I used to have at least two screens, but I realised that I'm happier with a single huge one, with at least 3 windows arranged in columns.


At my previous job, almost everybody was super into mechanical keyboards: blinking LEDS, 60%, matrix layouts, ergo keyboards, ordering custom stuff on massdrop, soldering their own PCB, flashing their own backdoor firmware, and of course endless discussions about what is the best switch type. I let me completely unfazed, until I gave a try to a coworker's Das Keyboard 4 Professional: I saw the light, and immediately bought one with my favourite weird layout: QWERTY UK. As for the switches, I went with Cherry MX brown: tactile feeling without the clickityclick. No blacklight, forcing me to not stay in the dark while using it, which is I consider a feature.

I really like that it comes with two USB-ports on top of the media keys: one for my mouse so that I can plug them both to a computer with a single cable, and the other slot for a Yubikey. Speaking of the media keys, I didn't think that I would use them so much, but being able to change tracks/adjust the volume (with the big volume knob ♥) without having to do something like Fn+F12 is more than convenient.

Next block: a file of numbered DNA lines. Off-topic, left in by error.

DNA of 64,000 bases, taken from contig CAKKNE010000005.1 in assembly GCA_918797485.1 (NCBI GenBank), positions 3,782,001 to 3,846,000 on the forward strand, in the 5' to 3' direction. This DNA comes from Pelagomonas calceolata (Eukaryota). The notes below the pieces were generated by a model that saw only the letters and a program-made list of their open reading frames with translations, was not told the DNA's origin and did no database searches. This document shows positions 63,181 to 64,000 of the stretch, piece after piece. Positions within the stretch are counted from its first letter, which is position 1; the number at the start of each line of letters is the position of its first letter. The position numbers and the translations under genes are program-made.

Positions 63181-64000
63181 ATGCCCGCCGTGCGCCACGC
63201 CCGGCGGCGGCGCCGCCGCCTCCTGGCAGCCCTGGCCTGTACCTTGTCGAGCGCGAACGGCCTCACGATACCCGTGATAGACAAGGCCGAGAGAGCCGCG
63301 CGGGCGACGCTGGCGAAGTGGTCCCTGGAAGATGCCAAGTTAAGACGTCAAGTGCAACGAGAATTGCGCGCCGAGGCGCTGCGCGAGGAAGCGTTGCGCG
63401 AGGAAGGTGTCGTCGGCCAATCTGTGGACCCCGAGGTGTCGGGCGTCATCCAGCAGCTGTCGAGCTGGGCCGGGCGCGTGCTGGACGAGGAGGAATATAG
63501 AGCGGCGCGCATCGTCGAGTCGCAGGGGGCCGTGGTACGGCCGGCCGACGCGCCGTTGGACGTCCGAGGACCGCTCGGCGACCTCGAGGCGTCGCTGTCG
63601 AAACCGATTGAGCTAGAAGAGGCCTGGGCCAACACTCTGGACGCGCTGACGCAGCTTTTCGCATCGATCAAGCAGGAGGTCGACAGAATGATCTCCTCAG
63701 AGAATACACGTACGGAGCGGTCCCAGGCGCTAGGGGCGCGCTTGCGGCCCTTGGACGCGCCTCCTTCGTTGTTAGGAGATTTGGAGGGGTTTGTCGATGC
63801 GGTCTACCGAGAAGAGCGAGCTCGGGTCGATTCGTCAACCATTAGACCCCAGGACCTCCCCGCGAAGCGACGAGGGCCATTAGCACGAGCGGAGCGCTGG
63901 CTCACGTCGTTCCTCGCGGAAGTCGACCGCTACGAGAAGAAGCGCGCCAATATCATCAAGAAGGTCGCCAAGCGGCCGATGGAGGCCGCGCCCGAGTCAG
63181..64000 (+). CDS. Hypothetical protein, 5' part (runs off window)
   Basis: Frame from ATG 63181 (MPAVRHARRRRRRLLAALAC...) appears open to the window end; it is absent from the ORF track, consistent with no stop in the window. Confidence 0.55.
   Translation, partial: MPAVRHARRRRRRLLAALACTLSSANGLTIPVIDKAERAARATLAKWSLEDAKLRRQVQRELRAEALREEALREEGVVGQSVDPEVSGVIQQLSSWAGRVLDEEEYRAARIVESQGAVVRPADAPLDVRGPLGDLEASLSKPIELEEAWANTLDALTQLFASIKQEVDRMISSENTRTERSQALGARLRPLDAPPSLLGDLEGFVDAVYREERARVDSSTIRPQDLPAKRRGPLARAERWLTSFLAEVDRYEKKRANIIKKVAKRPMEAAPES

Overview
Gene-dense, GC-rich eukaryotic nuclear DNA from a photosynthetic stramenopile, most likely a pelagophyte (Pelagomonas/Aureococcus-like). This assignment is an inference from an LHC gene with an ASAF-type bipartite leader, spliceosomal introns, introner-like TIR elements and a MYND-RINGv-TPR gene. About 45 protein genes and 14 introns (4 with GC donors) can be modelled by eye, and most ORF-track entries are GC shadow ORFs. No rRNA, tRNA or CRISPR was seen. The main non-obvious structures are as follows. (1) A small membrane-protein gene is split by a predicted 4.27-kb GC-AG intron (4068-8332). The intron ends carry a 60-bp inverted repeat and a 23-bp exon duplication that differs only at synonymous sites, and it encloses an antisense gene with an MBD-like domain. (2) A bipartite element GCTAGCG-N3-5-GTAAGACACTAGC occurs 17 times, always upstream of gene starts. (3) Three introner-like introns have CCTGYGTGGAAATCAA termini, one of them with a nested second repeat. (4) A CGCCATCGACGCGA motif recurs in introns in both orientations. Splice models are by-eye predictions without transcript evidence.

I'm not using any kind of fancy layers except a compose key on AltGr.

Pointing device

I'm a huge fan of Thinkpads' trackpoints, but unfortunately, it's non-trivial to add one to my keyboard, and while Lenovo is selling keyboards with trackpoints, they're less comfortable my current one, so I have to resort to a mouse: Logitech M500S. The wheel has two scrolling mode: fast or click-to-click, which I really like, as well as previous/next buttons next to the thumb.

I really want to give Logitech's MX Ergo a try, but not enough to overcome my distaste for wireless input devices.